October AU Labour Force Survey: Full-time Employment Leads the Charge
Another strong month for the Australian labour market, particularly among full-time opportunities. Wage growth also took a step in the right direction
In October, the Australian market continued its gradual improvement. The unemployment rate eased further, driven by strong employment growth, while participation in the workforce remains high. Wage growth is showing modest improvement, helped by the creation of high-quality full-time opportunities.
Employment rose by 25,400 people in October on a trend basis, having increased by 22,600 people per month this year. Growth has been slower than last year but remains quite strong overall and is more than sufficient to bring the unemployment rate down.
Full-time roles continues to drive employment growth. Full-time employment rose by 22,900 people in October and has accounted for 83% of employment growth this year, after accounting for three-quarters last year.
Full-time employment growth has underpinned the improvement in unemployment. The unemployment rate has eased to 5.1%, its lowest level since mid-2011, while participation in the workforce remains high.
Nevertheless, broader measures of unemployment remain high. The underutilisation rate, which includes both unemployed and people seeking more hours, is still 13.4%. A sizable share of Australia’s workforce are unhappy with their current job, particularly the hours they are working.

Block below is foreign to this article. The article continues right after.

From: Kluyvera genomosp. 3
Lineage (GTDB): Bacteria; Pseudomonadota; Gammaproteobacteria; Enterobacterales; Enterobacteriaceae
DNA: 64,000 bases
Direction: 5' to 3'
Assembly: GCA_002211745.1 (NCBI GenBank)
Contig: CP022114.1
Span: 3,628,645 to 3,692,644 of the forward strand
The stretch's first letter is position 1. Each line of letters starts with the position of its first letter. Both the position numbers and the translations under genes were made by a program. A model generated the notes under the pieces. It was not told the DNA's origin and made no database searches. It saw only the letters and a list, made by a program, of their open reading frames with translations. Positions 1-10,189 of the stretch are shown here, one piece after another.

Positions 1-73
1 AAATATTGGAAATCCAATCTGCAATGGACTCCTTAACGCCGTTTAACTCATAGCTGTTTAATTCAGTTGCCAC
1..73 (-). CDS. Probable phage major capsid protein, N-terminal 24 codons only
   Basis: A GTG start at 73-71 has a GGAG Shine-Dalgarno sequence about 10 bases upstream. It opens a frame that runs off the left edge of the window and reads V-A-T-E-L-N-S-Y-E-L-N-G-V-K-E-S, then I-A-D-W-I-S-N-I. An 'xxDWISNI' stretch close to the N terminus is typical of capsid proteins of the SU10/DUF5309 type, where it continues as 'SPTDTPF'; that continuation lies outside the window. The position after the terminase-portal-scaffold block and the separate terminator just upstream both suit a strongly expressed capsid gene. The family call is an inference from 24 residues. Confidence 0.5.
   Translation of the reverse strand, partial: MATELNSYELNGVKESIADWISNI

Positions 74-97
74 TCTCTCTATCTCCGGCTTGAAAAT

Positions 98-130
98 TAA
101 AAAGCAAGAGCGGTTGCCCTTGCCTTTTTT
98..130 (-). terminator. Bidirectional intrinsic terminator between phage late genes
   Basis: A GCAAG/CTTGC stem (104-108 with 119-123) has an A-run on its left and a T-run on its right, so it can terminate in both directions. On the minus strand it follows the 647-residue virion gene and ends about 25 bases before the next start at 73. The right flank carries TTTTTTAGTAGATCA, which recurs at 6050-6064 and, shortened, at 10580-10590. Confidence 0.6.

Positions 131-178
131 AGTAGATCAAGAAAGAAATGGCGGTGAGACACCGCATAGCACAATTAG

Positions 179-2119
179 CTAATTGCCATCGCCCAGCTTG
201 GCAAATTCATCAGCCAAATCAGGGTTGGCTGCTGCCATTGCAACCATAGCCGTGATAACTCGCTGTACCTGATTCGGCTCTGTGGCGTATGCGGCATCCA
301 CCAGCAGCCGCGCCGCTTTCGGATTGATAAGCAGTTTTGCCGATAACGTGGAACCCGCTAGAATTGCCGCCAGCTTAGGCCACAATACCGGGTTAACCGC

The high level of labour market underutilisation is a primary reason why wage growth remains disappointing. A small degree of progress has been made on that front, with wage growth increasing to 2.3% in the September quarter, but wage growth still remains below its decade average across every industry group. Wage growth is strongest among government-related industries, such as healthcare and education, which are often not subject to the same market forces as other industries.
Employment growth continues to outstrip growth in hours worked across the Australian economy, which effectively means that the average person is working fewer hours. This reflects a combination of factors including a stronger preference for greater workplace flexibility, as well as economic factors forcing people into part-time opportunities.
Labour market conditions continue to vary greatly by state. The unemployment rate in Victoria and New South Wales is around 4.5%, compared with around 6% in the two mining states, Queensland and Western Australia.